Tennis is a sport that requires good weather, so it’s surprising that one of its premier competitions has been held in rainy England since 1877. So after 132 years and countless rain delays, a roof was built on Wimbledon’s Centre Court for the 2009 Championships. The primary function is to keep water off of Centre Court so games can continue when a downpour begins, but it also means games can continue after dark.
The roof spans 5,200 square metres (56,000 square feet) and is made up of a translucent membrane held up by ten steel trusses, each weighing around 70 tons. John Biggin was project manager of the build and explains how the roof closes: “The whole system is electrically powered. Actuators push on V-shaped arms, which flatten out, pushing each truss apart. These run on bogies, spreading along rails until the roof is covered.”
It only takes around eight minutes to close but the lights and air management system take up to half an hour to get working. The roof cuts out 60 per cent of the natural light so 120 specialist sports lights are used to provide the correct lighting levels required for both the match and the television broadcasts. The air-conditioning system regulates the temperature and removes moisture from inside the stadium so conditions are as similar to a roofless atmosphere as possible.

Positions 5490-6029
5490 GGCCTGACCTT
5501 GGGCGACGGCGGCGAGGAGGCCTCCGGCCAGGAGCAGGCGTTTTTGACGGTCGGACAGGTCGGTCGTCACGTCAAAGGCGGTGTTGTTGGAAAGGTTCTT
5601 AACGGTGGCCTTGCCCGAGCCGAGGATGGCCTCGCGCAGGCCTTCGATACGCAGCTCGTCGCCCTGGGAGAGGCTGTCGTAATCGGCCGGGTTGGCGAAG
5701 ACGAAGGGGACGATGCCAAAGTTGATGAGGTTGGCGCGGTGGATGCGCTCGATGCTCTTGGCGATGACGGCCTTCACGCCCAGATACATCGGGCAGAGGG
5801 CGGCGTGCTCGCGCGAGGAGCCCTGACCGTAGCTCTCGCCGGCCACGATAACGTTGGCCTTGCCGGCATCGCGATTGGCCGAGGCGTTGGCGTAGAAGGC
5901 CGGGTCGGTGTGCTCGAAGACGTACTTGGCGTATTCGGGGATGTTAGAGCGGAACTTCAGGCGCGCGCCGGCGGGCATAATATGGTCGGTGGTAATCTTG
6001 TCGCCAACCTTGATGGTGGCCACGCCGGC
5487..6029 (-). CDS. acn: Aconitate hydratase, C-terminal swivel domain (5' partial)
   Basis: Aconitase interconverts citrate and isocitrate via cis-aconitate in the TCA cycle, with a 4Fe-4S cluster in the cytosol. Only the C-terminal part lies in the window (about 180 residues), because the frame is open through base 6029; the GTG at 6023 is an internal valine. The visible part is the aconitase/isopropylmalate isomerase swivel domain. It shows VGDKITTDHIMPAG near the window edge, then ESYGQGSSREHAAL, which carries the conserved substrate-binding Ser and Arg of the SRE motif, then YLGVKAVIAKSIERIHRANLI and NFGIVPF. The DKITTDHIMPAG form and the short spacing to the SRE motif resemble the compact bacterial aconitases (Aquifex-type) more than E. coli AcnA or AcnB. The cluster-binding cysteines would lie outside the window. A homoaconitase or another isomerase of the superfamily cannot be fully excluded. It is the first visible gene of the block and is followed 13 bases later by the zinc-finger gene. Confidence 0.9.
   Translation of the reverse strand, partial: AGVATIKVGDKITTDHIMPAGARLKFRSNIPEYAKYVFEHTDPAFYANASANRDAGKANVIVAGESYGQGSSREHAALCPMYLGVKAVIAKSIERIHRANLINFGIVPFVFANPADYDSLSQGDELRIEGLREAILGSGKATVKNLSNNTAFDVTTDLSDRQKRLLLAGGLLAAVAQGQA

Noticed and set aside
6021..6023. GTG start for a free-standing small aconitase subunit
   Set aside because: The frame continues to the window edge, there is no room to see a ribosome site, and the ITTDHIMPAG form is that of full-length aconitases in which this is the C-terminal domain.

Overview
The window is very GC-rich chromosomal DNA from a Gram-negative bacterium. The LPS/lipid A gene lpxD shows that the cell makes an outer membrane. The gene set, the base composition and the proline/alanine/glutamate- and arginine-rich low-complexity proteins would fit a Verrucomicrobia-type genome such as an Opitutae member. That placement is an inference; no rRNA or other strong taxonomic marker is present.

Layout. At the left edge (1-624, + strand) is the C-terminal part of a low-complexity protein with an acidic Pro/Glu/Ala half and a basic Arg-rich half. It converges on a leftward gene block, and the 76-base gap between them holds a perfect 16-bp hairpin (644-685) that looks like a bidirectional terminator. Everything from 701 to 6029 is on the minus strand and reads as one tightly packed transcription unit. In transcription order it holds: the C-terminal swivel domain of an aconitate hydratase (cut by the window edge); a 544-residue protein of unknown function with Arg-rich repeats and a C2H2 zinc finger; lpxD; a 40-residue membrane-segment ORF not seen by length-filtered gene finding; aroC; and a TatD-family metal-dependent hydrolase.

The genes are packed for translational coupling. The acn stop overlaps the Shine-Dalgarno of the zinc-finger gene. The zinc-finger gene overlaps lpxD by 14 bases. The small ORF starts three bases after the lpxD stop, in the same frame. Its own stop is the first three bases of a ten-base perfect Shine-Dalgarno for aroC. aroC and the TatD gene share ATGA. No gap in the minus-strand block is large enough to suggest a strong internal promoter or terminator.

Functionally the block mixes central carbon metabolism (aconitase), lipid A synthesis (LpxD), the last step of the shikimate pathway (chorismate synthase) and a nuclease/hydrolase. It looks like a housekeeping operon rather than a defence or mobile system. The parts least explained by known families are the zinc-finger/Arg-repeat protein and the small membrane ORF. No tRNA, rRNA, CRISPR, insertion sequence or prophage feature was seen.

“The main challenge was the design,” says Biggin. “We used the concertina because of space restrictions but we built a model at Sheffield so we knew it worked. It’s the only one in the world.” The Wimbledon roof has revolutionised one of the world’s most famous sporting events by allowing matches to go on long after dark or while the traditional rain is lashing down all around.
How the roof retracts
How this ace roof is set to serve Centre Court for years to come
1 Control gear boxes
These gear boxes operate the actuators.
As the arms are pushed, they spread the trusses apart, closing the roof.
Each of the ten steel trusses that span the court weighs 70 tons.
120 sports lights are carefully arranged so the court is evenly lit.
Electronic actuators push down on the arms between the trusses.
The trusses run on these wheeled trolleys that run along a rail.